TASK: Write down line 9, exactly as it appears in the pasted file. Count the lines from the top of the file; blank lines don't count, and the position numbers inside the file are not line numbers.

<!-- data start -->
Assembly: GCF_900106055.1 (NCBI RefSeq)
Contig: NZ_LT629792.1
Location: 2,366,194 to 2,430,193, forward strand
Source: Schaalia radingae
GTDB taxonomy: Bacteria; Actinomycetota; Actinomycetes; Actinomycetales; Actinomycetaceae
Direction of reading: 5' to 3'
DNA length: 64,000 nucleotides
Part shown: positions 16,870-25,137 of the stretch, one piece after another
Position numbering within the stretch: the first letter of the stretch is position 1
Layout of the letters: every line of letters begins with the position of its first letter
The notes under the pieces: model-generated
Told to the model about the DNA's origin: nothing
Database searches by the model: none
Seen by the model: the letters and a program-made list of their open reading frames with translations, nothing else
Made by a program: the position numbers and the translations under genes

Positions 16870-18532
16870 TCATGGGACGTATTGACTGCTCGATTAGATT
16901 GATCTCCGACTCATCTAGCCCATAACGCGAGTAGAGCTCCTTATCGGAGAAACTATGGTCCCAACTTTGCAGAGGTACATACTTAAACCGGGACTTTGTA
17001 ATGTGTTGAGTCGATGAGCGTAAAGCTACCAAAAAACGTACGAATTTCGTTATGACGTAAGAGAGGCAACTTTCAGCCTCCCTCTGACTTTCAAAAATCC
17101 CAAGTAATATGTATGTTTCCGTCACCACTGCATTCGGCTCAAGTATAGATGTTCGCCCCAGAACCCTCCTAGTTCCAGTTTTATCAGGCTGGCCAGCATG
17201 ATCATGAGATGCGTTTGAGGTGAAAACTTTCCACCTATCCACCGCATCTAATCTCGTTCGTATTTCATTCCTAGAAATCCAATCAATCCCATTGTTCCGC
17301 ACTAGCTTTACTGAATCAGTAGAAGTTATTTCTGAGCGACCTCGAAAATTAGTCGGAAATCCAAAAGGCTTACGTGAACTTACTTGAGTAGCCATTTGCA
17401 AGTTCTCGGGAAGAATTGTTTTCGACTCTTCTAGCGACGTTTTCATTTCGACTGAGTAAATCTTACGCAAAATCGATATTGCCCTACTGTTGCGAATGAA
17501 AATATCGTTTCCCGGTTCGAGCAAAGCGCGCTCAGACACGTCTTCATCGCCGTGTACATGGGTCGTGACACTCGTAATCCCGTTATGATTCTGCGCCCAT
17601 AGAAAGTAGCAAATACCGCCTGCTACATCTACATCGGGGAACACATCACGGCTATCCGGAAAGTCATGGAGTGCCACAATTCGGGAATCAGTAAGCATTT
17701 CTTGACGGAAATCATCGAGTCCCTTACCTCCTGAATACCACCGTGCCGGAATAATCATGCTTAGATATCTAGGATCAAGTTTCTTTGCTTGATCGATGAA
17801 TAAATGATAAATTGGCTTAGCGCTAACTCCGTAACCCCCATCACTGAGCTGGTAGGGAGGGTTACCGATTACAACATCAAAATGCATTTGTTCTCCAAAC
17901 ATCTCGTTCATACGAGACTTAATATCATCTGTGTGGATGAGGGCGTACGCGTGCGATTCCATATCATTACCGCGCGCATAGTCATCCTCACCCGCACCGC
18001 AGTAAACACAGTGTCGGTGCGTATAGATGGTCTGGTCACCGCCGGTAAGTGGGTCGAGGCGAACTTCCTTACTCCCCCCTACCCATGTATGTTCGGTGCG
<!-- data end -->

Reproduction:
Position numbering within the stretch: the first letter of the stretch is position 1